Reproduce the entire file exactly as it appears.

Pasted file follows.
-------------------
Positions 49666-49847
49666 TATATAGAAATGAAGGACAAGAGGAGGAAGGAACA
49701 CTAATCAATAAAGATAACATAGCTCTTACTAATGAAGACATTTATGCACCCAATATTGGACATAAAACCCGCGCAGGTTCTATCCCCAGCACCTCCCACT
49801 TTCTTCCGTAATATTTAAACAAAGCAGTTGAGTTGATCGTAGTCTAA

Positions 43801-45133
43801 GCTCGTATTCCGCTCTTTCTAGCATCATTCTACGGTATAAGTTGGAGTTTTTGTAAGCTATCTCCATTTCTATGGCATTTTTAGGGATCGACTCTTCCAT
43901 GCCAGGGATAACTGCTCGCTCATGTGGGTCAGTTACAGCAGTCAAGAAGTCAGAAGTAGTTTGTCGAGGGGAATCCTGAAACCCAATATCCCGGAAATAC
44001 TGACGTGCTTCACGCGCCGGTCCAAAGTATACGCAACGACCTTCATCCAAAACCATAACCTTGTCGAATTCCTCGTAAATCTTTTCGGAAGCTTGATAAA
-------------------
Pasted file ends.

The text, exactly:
Positions 49666-49847
49666 TATATAGAAATGAAGGACAAGAGGAGGAAGGAACA
49701 CTAATCAATAAAGATAACATAGCTCTTACTAATGAAGACATTTATGCACCCAATATTGGACATAAAACCCGCGCAGGTTCTATCCCCAGCACCTCCCACT
49801 TTCTTCCGTAATATTTAAACAAAGCAGTTGAGTTGATCGTAGTCTAA

Positions 43801-45133
43801 GCTCGTATTCCGCTCTTTCTAGCATCATTCTACGGTATAAGTTGGAGTTTTTGTAAGCTATCTCCATTTCTATGGCATTTTTAGGGATCGACTCTTCCAT
43901 GCCAGGGATAACTGCTCGCTCATGTGGGTCAGTTACAGCAGTCAAGAAGTCAGAAGTAGTTTGTCGAGGGGAATCCTGAAACCCAATATCCCGGAAATAC
44001 TGACGTGCTTCACGCGCCGGTCCAAAGTATACGCAACGACCTTCATCCAAAACCATAACCTTGTCGAATTCCTCGTAAATCTTTTCGGAAGCTTGATAAA